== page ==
What makes Pittsburgh "Hockey Tahn"? by @Chicksdighockey - PensInitiative | Pittsburgh Penguins Blog | Rumors | News

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Tuesday, May 14, 2013

What makes Pittsburgh "Hockey Tahn"? by @Chicksdighockey

If you told the citizens of Pittsburgh, Pa in the 1970’s that the Steel City would eventually become a hockey town they may not have believed you. Western Pennsylvania has a legendary reputation for being football-crazed. There was a time when the Steelers were the only thing other than making steel that the city had to be proud of. The region was full of hard working people who loved to brag about their Steel Curtain.

Pittsburgh does have a hockey history. It was home to the first professional hockey league anywhere in the world, the Western Pennsylvania Hockey League, which by 1902 was luring players from Canada, where professionalism was prohibited. And it is where the United States Olympic hockey team was born in 1920, when Roy Schooley, a Canadian who stayed in Pittsburgh, put together an 11-player squad that won silver at the Antwerp Games, in the sport’s Olympic debut. 

Hockey in Pittsburgh was dying in 2003. The Penguins organization was bankrupt and the team was struggling. Every good Pittsburgher knows the rest of that story about how Mario Lemieux came to the rescue. It’s a tale not unlike like the Legend of Paul Bunyan; it gets more fantastical every time it’s told.
It’s the story of hockey great, Mario Lemieux who conquered cancer only to be failed by back pain so terrible he had to have help tying his skates. Lemieux retired from the game he loved in 1997 (the first time) The mismanaged Penguins at the time were so far in debt that they were unable to pay star players and asked them to defer their salary to keep the team afloat. Years of deferred salaries, adding up to $32.5 million, had made him the Penguins' largest creditor.  Lemieux stepped in with an unusual proposal to buy the team. He proposed to convert $20 million of his deferred salary into equity, enough to give him controlling interest. He also promised to keep the team in Pittsburgh.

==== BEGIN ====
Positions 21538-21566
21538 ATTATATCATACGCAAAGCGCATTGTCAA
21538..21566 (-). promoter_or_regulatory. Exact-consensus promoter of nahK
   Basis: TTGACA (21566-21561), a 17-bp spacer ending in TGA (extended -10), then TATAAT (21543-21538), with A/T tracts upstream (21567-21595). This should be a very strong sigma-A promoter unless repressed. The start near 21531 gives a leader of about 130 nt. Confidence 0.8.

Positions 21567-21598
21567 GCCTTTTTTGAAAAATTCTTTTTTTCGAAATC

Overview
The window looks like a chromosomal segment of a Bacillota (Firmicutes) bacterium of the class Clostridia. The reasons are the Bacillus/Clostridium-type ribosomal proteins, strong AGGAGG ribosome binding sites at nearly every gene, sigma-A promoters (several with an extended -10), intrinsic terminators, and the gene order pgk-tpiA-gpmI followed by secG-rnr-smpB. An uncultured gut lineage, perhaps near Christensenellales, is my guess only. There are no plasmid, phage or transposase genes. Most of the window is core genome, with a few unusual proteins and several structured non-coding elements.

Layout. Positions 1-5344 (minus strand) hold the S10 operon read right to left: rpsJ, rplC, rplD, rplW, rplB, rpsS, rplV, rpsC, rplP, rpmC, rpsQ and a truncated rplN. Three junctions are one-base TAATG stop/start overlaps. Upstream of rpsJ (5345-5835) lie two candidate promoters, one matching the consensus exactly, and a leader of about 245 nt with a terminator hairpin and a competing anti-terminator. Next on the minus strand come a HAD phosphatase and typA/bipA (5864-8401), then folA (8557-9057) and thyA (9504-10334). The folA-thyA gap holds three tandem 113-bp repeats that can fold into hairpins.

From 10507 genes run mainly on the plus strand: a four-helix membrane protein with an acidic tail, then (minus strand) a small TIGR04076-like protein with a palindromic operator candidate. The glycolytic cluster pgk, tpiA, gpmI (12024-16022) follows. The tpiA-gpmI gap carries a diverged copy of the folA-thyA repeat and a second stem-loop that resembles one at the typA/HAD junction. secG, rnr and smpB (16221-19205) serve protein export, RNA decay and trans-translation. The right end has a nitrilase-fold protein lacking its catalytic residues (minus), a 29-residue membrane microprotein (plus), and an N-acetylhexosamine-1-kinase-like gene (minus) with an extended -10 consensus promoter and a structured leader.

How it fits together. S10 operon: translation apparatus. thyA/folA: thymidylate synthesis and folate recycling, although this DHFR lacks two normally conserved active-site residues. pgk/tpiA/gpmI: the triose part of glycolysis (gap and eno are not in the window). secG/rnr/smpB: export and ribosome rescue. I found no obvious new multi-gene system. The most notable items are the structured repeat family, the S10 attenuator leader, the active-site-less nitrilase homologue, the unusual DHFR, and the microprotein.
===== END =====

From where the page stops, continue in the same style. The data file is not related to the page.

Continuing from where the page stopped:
Since that time, hockey in Pittsburgh under the watchful eye of Lemieux and company, has grown by leaps and bounds. During the 2004-2005 lockout the Penguins received a gift -- The first overall draft pick. Wisely, they chose Sidney Crosby. His story is another chapter full of twists and turns in the story of hockey in Pittsburgh. Crosby brought the eyes of the hockey world to southwestern Pa. His success did more than generate new fans and sell out every game for the last six years, Crosby and the Penguins are committed to growing hockey in the region.

Crosby and the Pens sponsor Sidney Crosby’s Little Penguins. One thousand kids, aged 4 to 8, who every year for the past four years have received full hockey equipment paid for by the Pittsburgh Penguins, their 25-year-old captain and several sponsors. It was a way to both give back to the community and grow their fan base. (Mirtle) The team also supplies free sticks to every elementary school in the region and has begun constructing ball hockey facilities.

“This is the new, Sidney Crosby, generation,” Penguins president David Morehouse told James Mirtle, “These are the kids that started playing when we came out of the last (’05) lockout, and some of those kids got the free equipment. It was funny. After the world juniors [in which four Pittsburgh products contributed to a gold medal for the United States] Sid made a joke that he’s going to have to think about continuing to provide free equipment down here as he may be “sabotaging” Canada’s future.”

The same region of Pa that turned out NFL greats Joe Montana, Joe Namath, Johnny Unitas and Dan Marino has turned out RJ Umberger, Dylan Reese and Ryan Malone. They’ve bred up and comers like John Gibson, J.T. Miller, Riley Barber, Vincent Trocheck and Calder Cup finalist Brandon Saad. Robert Morris is making a name in NCAA hockey and hosted the Frozen Four this year at Consol Energy Center. All of this serves as evidence of hockey's strengthening foothold in western Pennsylvania, one that could one day soon rival the hotbeds in places like Detroit and Minnesota. 
Courtesy of Dave Sandford

What makes Pittsburgh a hockey town? Mario Lemieux did when he invested his life in the city. Sidney Crosby did when he invested his time, talent and vision in the youth of the region. The investors in Consol Energy Center did when they believed in the Penguins enough to build a bright, beautiful barn. Most of all, the people of Pittsburgh made it a hockey town with their support and commitment since the ’05 lockout and into the future.

What makes Pittsburgh a hockey town? The Penguins set up a 16-by-9-foot high-resolution LED video board outside of Consol Energy Center on which fans can watch all of the team's playoff games from the lot where “The Igloo” used to sit. If you’re from The ‘Burgh you know what I mean when I say, “Hey! Yinze gonna watch the game dahn at Mario’s TV?” 

Detroit can keep the moniker “Hockey Town”……it’s pronounced ‘Tahn’ anyway and Pittsburgh is the one and only “Hockey Tahn”

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